Olympic cops to get counseling after Games duties

June 3, 2011 - 10:59 AM
Britain Pampered Police

FILE - In this April 6, 2008 file photo, British police officers apprehend an anti-China, pro-Tibet demonstrator,as he tried to interrupt the Olympic torch parade over Tower Bridge in central London. It sounds like a plum assignment: forget your regular duties for 70 days and travel throughout the British Isles on a 8,000-mile journey with the Olympic Torch in the run-up to the 2012 London games. But Scotland Yard officers hand-picked for the once-in-a-lifetime assignment will receive psychological counseling afterward, police officials said in a statement Friday, June 3, 2011. The officers will consult with psychologists, doctors and physiotherapists in a series of debriefings to help them cope with the readjustment back to their normal lives, officials said. (AP Photo/Lefteris Pitarakis, File)

LONDON (AP) — Guarding the Olympic torch for 70 days on its journey through the British Isles sounds like a plum assignment, but experts warn it will carry serious stress and Scotland Yard plans to offer psychological counseling when the 8,000-mile trip is completed.

There are concerns that the 28 carefully selected officers, and the eight held in reserve in case of illness or injury, may have trouble adjusting to routine police duty after the excitement and pressure of the Olympic job.

Scotland Yard said in a statement Friday that the officers will have access to psychologists, physical therapists and doctors, a decision applauded by occupational therapy experts.

"We usually associate stress with something negative, something terrible that has happened, but positive life events can be stressful as well," said Genevieve Smyth, a specialist with the College of Occupational Therapists. "They might really enjoy this task, and it might be a career boost, but that doesn't mean it's not stressful."

She said the protection officers will have to deal with being potential targets and will also have to manage confrontations with protesters while they are under constant media scrutiny, all factors that may make counseling necessary.

"We don't know if everyone will need it or take up the offer, but I would hope any organization would have an interest in checking the well-being of their staff after this stressful situation," she said.

The officers are charged with protecting the torch from fanatics and extremists during its journey throughout much of the United Kingdom. The route will take them through major cities and to Northern Ireland, the Isle of Man, Jersey and dozens of other cities, towns and islands.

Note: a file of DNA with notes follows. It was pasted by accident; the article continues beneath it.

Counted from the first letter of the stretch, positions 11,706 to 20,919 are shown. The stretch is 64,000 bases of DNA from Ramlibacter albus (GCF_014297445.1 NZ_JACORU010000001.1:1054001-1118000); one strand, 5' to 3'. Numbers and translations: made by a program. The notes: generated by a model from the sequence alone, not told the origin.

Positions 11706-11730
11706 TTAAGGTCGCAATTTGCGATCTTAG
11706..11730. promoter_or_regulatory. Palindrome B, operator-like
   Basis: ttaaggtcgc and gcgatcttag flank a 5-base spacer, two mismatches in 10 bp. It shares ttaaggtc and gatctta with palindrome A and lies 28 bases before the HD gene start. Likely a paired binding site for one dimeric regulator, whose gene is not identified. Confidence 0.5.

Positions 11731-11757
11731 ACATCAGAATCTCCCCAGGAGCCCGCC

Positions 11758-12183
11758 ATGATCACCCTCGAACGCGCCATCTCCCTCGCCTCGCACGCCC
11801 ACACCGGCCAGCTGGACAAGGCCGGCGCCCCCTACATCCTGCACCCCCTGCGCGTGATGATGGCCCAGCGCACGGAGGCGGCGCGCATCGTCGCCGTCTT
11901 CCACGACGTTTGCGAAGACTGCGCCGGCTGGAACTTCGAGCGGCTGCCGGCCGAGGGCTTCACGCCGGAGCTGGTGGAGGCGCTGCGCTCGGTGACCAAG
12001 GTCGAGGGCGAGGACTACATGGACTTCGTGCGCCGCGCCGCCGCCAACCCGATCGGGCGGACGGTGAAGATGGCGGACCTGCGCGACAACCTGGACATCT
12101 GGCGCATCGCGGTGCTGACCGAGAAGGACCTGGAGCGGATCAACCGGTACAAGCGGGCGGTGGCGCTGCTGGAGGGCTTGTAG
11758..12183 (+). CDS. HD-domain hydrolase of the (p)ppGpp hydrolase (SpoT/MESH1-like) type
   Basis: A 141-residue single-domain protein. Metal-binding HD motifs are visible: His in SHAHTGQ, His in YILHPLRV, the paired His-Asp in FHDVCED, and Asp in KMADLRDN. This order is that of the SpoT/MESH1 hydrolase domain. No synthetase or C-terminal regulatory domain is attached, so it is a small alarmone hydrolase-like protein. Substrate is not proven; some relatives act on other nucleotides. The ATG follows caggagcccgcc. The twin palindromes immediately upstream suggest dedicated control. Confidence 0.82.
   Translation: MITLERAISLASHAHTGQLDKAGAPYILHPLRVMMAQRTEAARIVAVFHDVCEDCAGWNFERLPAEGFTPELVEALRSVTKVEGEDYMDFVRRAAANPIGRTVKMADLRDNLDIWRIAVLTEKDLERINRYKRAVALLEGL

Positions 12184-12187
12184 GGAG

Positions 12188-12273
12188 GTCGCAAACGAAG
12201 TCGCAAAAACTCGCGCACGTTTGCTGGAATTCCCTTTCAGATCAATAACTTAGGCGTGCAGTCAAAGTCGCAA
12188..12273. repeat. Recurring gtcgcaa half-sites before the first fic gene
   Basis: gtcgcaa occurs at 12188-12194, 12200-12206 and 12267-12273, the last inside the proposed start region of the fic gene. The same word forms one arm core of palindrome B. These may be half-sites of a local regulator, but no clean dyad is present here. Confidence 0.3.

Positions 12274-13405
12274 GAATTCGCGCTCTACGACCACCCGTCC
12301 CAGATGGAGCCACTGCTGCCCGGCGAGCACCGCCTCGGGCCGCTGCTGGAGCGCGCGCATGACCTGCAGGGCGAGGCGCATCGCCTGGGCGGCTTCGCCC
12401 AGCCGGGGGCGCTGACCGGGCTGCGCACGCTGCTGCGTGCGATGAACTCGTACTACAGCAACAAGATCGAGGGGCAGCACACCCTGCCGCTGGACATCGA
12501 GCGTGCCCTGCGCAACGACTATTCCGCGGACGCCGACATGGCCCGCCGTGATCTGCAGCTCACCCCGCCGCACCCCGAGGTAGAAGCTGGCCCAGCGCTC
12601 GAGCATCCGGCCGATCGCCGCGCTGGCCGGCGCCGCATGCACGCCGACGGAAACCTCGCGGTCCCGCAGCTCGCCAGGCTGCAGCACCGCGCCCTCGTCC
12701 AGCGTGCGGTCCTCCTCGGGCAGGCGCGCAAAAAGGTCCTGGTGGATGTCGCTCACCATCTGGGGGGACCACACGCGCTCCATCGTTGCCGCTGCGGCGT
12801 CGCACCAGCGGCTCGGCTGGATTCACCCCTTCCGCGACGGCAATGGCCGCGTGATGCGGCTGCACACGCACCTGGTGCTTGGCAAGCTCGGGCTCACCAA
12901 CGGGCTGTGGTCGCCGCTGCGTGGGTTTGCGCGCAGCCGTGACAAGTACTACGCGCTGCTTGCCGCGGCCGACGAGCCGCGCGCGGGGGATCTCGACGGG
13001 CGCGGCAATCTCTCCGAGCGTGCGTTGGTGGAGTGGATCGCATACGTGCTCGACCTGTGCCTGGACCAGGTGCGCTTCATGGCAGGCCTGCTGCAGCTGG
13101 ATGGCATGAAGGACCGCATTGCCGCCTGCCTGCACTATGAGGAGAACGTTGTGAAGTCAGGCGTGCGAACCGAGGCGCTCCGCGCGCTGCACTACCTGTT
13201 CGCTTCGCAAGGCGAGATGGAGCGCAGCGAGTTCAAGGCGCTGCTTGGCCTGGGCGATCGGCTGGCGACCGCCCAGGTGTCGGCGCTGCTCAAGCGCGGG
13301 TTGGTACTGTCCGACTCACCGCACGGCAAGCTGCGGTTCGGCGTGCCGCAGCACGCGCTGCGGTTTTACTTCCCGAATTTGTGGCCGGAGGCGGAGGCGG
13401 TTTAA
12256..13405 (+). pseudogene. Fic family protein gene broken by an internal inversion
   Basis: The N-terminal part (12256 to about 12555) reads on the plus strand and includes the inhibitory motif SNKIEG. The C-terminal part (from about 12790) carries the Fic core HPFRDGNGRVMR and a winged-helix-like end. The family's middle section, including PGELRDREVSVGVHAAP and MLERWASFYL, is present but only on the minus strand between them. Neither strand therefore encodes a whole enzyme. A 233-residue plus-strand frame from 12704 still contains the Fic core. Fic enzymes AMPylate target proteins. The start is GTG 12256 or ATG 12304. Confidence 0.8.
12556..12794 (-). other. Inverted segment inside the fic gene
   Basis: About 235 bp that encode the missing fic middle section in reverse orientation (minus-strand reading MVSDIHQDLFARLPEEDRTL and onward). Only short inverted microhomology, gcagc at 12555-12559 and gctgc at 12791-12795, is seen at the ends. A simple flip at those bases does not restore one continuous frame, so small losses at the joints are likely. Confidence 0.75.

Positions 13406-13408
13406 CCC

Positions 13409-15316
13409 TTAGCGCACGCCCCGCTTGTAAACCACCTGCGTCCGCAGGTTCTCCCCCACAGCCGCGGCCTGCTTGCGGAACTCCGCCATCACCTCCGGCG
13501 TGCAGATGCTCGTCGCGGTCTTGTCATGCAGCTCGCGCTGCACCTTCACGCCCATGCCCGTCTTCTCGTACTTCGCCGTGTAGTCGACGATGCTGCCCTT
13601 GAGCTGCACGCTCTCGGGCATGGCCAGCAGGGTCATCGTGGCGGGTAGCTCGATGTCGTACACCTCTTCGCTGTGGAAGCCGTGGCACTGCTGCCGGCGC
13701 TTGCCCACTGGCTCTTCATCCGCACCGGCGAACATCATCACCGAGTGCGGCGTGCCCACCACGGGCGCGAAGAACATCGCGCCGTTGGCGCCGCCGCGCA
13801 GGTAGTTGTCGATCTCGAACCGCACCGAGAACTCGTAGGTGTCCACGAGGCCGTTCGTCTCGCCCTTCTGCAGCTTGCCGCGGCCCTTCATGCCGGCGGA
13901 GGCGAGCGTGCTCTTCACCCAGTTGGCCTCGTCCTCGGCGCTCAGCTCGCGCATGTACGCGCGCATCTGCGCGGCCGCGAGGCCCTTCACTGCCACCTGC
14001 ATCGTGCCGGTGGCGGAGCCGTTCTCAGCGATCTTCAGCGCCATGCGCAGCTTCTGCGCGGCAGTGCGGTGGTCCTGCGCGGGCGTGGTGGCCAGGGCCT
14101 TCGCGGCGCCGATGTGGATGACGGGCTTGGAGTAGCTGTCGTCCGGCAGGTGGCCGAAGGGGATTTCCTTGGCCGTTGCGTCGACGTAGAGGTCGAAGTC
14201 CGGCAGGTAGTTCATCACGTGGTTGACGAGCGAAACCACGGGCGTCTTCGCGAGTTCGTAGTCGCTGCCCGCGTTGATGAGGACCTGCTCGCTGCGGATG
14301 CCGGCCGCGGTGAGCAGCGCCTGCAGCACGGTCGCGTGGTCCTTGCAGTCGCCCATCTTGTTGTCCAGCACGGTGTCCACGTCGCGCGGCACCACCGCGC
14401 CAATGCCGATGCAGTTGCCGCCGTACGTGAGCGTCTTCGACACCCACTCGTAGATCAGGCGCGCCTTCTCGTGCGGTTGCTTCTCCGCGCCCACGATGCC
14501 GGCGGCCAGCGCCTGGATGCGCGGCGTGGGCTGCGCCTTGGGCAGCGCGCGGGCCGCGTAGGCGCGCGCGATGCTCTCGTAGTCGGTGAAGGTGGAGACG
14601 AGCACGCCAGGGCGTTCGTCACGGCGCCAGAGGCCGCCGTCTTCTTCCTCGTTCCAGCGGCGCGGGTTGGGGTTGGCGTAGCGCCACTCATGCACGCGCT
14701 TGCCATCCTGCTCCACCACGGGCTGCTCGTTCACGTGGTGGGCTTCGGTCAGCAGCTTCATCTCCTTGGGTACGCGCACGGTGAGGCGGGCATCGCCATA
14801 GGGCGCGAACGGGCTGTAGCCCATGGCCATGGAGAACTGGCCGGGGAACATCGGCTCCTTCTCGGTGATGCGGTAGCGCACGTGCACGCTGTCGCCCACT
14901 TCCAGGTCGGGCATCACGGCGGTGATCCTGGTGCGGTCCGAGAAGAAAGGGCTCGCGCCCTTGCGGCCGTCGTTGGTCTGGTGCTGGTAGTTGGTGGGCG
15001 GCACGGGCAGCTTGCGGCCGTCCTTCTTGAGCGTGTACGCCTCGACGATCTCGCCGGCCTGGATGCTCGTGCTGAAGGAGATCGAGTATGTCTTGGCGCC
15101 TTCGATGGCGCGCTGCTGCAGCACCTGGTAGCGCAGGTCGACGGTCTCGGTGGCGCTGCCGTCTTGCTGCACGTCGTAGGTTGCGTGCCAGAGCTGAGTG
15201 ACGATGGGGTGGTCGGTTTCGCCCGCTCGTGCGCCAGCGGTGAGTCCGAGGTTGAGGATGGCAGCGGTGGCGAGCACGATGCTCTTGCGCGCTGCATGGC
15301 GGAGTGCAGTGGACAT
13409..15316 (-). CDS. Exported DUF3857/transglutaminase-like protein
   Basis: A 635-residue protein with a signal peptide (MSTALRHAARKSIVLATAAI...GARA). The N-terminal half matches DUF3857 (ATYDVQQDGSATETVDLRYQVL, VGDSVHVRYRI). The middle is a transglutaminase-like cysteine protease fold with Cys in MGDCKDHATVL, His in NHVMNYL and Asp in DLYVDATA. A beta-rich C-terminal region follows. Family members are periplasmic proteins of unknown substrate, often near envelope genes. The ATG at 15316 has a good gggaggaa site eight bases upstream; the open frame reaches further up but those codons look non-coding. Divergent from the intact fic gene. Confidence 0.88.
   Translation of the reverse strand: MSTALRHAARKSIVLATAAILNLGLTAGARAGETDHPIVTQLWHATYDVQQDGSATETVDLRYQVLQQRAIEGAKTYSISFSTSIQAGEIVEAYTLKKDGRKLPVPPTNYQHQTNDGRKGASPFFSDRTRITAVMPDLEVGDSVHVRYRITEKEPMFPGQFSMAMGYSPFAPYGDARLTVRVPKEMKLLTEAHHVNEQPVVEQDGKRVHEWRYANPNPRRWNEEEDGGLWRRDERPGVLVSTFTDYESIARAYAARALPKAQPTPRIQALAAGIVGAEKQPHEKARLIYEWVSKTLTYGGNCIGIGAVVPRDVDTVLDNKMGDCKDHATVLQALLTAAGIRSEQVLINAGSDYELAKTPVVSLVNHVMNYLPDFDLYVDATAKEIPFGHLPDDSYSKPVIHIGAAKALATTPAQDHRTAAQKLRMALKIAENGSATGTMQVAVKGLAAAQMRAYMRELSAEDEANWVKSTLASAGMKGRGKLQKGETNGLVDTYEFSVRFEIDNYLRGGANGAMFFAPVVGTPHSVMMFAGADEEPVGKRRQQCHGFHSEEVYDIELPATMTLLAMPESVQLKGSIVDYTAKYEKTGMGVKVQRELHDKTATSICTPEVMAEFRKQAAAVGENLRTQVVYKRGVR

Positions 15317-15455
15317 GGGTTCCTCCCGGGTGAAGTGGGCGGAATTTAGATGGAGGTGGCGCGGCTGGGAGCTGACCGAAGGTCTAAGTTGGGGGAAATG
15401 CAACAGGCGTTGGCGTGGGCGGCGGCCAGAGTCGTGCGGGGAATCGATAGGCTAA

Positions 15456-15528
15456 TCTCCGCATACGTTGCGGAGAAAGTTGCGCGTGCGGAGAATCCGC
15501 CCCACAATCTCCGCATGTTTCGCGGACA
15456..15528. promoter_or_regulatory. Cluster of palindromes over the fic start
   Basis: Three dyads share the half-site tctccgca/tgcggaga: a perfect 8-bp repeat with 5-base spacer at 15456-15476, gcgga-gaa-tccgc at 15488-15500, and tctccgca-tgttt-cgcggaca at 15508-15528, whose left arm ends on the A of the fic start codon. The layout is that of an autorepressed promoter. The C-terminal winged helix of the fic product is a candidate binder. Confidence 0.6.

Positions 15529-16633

The officers will also be expected to be in good enough physical condition to jog alongside the torchbearers when necessary.

The Olympic torch relay has become increasingly politicized in recent years. There were problems in London in 2008 when the torch transited on its way to Beijing, provoking confrontations with protesters angered by China's human right practices and its actions in Tibet.

A protester tried to pull the torch from the hands of popular TV host Konnie Huq during her stint, but she said she also felt intimidated by a special Chinese protection unit made up of security police sent to protect the torch on its worldwide journey. More than 35 protesters were arrested in London.

The problems in London, Paris, San Francisco and other cities that year prompted Olympics officials to scrap international torch relays in favor of strictly national ones.

The police statement said plans are being made to help the officers adapt to regular duty once the Olympics assignment has been completed.

"Mindful of the fact that officers will be taken away from their homes for 70 days and encouraged to live as part of a team, their reintegration ... after the event is already being carefully planned," Scotland Yard said. "The welfare of our staff is of paramount importance."

Clifford Stott, a University of Liverpool Psychology professor who has written extensively about police issues, said the emotional and physical stress of the assignment justifies the decision to provide counseling afterward.

He said it is normal practice to provide psychological help, when it is wanted, to police who have been on covert assignments and are returning to regular duty. The challenge facing the Olympic torch protection unit is similar, he said.

"It has to do with the stress and strains of the job itself," he said. "It's a close protection unit, a very stressful environment. They'll have to jog every day and still stay on top of potential threats."